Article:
I write this letter to oppose the proposed California Math Framework. My comments are a distillation of a lengthier analysis presented in the Spring 2023 issue of Education Next, "California's New Math Framework Doesn't Add Up."

The framework’s stated purpose is “to support implementation of the California Common Core State Standards for Mathematics (CA CCSSM).” The framework undermines the standards, in some cases directly contradicting them.

The framework states: “Attaining fluency with multiplication and division within 100 accounts for a major portion of upper elementary grade students’ work.” How can that be? If students know multiplication facts “from memory” at the end of third grade—as stipulated in the state standards--why would they still be working on basic fact fluency in the upper elementary grades? But the claim is repeated: “Acquiring fluency with multiplication facts begins in third grade and development continues in grades four and five.” (pg. 83)

Note that California’s 2013 math framework contained almost the exact same wording to describe third grade expectations. “Multiplication and division are new concepts in grade three, and reaching fluency with these operations within 100 represents a major portion of students’ work. By the end of grade three, students also know all products of two one-digit numbers from memory (3.OA.7 ).” A major portion of 3^{rd} grade work will now become a major portion of the work in upper elementary grades. What a step backwards!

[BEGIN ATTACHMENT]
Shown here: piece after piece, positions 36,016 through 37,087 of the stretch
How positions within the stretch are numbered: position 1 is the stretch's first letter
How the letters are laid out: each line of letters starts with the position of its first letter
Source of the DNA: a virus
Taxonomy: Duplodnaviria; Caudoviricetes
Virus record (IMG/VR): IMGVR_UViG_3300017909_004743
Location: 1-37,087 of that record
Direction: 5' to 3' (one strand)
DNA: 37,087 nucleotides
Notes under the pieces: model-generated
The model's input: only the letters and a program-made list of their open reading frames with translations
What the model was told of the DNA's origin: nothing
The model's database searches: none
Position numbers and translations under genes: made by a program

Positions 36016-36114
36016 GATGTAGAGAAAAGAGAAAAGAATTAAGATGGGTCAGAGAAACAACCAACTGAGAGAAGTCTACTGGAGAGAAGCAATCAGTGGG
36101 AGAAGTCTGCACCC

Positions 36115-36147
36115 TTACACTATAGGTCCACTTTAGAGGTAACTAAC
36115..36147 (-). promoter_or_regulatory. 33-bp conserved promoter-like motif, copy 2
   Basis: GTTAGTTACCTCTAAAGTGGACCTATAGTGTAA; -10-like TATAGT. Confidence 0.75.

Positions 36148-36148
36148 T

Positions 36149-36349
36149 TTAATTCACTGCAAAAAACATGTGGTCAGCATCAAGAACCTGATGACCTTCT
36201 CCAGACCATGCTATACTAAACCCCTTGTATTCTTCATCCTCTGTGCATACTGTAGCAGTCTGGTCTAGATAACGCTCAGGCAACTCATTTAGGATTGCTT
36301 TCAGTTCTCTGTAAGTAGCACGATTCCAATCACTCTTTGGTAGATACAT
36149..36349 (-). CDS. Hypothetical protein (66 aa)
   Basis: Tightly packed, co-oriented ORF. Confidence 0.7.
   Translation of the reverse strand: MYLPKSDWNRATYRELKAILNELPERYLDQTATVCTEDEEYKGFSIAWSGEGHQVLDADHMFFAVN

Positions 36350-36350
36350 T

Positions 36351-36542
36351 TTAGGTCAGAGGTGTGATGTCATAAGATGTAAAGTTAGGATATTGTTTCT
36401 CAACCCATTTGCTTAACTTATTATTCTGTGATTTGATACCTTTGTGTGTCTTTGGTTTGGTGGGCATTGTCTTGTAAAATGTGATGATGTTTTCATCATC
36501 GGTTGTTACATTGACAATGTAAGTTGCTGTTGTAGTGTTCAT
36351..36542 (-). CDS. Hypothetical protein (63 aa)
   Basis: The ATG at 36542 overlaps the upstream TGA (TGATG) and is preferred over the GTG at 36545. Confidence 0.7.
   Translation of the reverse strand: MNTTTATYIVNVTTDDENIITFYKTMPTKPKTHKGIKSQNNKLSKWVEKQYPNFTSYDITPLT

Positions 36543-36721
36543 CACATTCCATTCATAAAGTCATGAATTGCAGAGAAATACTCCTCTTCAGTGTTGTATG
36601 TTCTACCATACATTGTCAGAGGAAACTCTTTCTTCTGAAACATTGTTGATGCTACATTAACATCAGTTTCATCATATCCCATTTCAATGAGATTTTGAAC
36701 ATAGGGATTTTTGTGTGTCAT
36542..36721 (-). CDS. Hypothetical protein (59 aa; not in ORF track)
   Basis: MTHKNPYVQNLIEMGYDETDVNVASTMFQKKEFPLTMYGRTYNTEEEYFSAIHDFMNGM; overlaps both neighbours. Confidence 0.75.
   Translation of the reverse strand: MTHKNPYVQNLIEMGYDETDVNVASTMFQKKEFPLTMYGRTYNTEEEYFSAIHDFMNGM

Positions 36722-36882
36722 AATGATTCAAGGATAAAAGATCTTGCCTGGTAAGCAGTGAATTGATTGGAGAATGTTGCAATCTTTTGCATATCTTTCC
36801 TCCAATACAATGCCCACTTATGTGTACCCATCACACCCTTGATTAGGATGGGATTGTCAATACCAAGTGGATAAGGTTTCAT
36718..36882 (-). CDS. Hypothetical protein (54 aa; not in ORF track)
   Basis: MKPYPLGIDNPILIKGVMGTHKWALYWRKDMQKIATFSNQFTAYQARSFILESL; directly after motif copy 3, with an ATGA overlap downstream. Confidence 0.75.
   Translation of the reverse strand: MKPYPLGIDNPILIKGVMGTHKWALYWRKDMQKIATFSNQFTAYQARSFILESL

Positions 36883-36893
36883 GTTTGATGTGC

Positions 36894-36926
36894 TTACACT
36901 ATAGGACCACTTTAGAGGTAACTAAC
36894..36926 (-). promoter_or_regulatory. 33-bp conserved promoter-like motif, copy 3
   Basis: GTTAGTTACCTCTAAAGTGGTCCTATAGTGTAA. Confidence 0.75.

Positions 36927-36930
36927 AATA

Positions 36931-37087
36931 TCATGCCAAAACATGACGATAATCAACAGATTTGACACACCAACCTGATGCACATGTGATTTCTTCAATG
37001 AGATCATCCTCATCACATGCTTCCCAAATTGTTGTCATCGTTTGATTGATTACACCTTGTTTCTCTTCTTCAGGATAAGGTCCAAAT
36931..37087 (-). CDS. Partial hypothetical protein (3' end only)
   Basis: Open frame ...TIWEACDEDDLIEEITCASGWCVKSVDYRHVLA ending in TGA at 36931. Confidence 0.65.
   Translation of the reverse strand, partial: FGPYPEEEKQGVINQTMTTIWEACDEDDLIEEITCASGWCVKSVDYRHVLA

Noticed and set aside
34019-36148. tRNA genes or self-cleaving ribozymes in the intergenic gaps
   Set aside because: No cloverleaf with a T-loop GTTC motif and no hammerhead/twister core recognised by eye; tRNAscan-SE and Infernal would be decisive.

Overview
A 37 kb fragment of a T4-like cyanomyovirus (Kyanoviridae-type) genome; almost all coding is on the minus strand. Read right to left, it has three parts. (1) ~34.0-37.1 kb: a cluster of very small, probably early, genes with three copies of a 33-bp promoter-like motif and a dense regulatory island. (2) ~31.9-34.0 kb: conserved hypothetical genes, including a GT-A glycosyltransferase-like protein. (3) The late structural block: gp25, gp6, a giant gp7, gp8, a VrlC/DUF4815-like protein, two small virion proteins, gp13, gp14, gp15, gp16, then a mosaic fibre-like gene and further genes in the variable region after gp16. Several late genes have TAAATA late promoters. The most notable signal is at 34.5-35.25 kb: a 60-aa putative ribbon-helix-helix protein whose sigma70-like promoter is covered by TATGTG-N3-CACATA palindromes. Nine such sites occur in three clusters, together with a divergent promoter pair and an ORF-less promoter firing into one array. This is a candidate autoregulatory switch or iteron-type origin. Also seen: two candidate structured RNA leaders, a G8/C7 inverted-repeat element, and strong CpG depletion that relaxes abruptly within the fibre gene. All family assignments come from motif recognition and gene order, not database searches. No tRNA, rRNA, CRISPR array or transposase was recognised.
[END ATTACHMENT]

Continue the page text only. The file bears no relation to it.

What does fluent mean? The 2013 framework offers a clear definition, consistent with other states that adopted Common Core. “The word fluent is used in the standards to mean ‘reasonably fast and accurate’ and possessing the ability to use certain facts and procedures with enough facility that using such knowledge does not slow down or derail the problem solver as he or she works on more complex problems.” The new framework redefines fluency to discourage an emphasis on speed.

The California Common Core Math Standards call for students to demonstrate an understanding of, and the ability to use, the standard algorithms of addition and subtraction by the end of fourth grade, multiplication by the end of fifth grade, and division by the end of sixth grade. These are culminating standards, not ironclad rules regarding when standard algorithms can and cannot be taught.

The proposed math framework interprets these standards as banning the teaching of standard algorithms before the culminating grade, a false interpretation explicitly debunked by Jason Zimba, one of the Common Core co-authors. If this framework is adopted, California’s students will encounter the standard division algorithm for the first time in sixth grade, years after most of the world has attained mastery.

Please reject the proposed framework.